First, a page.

Fear and Loathing on the Sussex Lanes

“Hell, fifty’s dangerous, but seventy-five is crazy.  They’ll explode!”

My favourite writer by some distance is the American outlaw journalist Hunter S Thompson.  Eagle-eyed readers who know Thompson’s work will have seen one or two phrases originating from him in some of my earlier posts, but now I have a chance to properly pay homage.

Though not my personal favourite of his books (that honour belongs to Fear and Loathing: on the Campaign Trail ’72) Thompson’s most celebrated work is of course Fear and Loathing in Las Vegas.  A neatly-packaged catalogue of drug-fuelled bad behaviour that also manages to provide biting socio-political commentary on the state of the USA after the Flower Power tide turned back towards the forces of conservatism, Vegas is a must-read for anyone intrigued by that extraordinary nation just across the pond.  Or who just wants to have a good laugh.

But what has all this got to do with cycling in Sussex, you ask?  Good question.  The answer is tyre pressures.

Thompson and Dr Gonzo head for the bright lights and shiny towers of East Croydon

One of the many amusing interludes in Vegas sees Thompson and his attorney Dr Gonzo (in real life Mexican-American lawyer and ‘Brown Power’ activist Oscar Acosta) forced to swap their racy red Chevy for a whale-like Cadillac convertible.  Anyone who has driven an older-generation American car will tell you that even the sportier models are so softly-sprung that they pitch and yaw as if they’re on the Ocean Wave.  Thompson finds this ‘here we go’ sensation every time he takes a corner in the Cadillac rather unsettling, so decides to inflate the tyres to ludicrously high pressures in order to counteract the suspension’s softness.

The quote at the top comes from a nervous petrol station attendant after Thompson tells him he intends to fill the Caddy’s tyres to 75 psi, almost triple the pressure they’re designed for.  Thompson counters:

“I told you, Sandoz Laboratories designed these tires (sic).  They’re special.  I could load them up to a hundred.”

“God Almighty,” groans the attendant.  “Don’t do that here.”

However, the ‘experiment’ has the desired effect:

The Whale behaved very nicely with the altered tire pressures.  The ride was a trifle rough; I could feel every pebble on the highway, like being on roller skates in a gravel pit… but the thing began cornering in a very stylish manner, very much like driving a motorcycle at top speed in a hard rain: one slip and ZANG, over the high side, cartwheeling across the landscape with your head in your hands.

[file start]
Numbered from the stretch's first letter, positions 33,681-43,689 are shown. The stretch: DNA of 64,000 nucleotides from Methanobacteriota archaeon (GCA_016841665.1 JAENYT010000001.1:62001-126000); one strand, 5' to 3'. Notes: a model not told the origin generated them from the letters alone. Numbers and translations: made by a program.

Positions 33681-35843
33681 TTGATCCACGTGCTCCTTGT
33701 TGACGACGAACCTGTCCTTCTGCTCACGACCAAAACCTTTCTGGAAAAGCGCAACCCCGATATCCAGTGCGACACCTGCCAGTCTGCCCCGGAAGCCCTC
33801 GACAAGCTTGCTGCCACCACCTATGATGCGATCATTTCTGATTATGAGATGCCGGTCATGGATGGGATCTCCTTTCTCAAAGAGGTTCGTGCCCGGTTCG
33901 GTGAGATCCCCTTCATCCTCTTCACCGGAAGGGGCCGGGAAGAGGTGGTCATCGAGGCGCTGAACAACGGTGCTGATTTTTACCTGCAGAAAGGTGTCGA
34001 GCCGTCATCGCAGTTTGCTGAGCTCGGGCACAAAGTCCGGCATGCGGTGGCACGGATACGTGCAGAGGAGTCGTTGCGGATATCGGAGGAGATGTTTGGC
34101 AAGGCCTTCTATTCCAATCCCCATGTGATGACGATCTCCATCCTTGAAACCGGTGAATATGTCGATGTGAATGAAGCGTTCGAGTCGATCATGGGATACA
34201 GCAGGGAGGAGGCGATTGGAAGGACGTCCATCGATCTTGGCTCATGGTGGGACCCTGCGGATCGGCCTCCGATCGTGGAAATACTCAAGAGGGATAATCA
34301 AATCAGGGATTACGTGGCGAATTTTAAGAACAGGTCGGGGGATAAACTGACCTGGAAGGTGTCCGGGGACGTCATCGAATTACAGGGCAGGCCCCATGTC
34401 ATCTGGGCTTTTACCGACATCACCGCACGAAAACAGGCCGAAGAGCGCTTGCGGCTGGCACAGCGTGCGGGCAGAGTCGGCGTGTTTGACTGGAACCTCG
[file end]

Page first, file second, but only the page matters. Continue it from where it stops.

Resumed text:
For a different reason, pressure has become the name of the game for me since fitting my new Conti Gatorskins and suffering the indignity of multiple pinch punctures.  This catalogue of embarrassment culminated in a farcical simultaneous front/rear explosion that saw me stranded in the middle of the road and having to take the ensuing right turn on foot while pushing the stricken bike.

Given that the tyres and tubes had been fitted correctly the sagely advice from all concerned was that I simply hadn’t pumped the buggers hard enough to counter 85 kilos of rider plus 8 kilos of bike tumbling into one of the many potholes that have turned the Sussex lanes into cycling minefields.

I was working on the advice I’d been given after my old tyres suffered several punctures due to nicks and cuts.  This dictated that for Sussex riding it was best not to over-inflate the tyres, so they have a bit of give when running over a sharp object.  But the Gators don’t have to worry about nicks and cuts.  Their problem is the wired sidewall locking the inner tube with a Vulcan death-grip if subjected to a hard vertical impact; a problem that can only be countered by giving the tube the necessary pressure to resist the tyre’s assault…

So, hooray and up she rises I thought as I gave the track pump full power and squashed 120psi into the back, with just a tad less in the front.  Like Thompson I gave the tyres a tap and found they had the consistency of teak wood.  Promising, if a little unnerving.  And so, off I set.

As with Thompson’s Caddy, it certainly changed the ride quality.  For the first few miles I had to keep looking down to make sure I hadn’t flatted yet again, so bone-jarring was the feedback from the road to my hands and backside.  My Colnago CLX is renowned for its supple, sportive-friendly ride but today it felt more like a 19th Century ‘bone-shaker’.

However, I soon got used to it and one thing that super-inflated Gators can boast of is a pretty rapid rolling speed – possibly due to there being little more than the excess burr of rubber from the moulding actually in contact with the road…

Happy tyres make happy riders...

This extra performance boost was handy, since the swirling wind made my final solo training ride before Goodwood a real test of strength and stamina.

The 40 mile loop featured a variety of the usual Sussex lanes perils, such as potholes, fallen tree debris and many, many small sharp stones, but the good news is that this time the tyres came through unscathed.  I didn’t deliberately ride into a pothole to give them a final test – even I am not that stupid – but fingers crossed I might have solved the problem.

However, all this is completely academic with regard to the upcoming 4th Cat race at Goodwood, as I’ll be back on my Ribble after managing to sort the busted STI lever just in time.

This means my next blog entry – thank heaven, I hear you say – will be about racing and racing only.  Wish me luck!

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2 Responses to Fear and Loathing on the Sussex Lanes

  1. Paul Mitchelson says:

    Good news Martin, sorted at last! Hope the race on the repaired Ribble goes well this weekend. Stay upright.

  2. Pingback: Martin Green’s HST & Steadman Collection « Hunter S. Thompson Books

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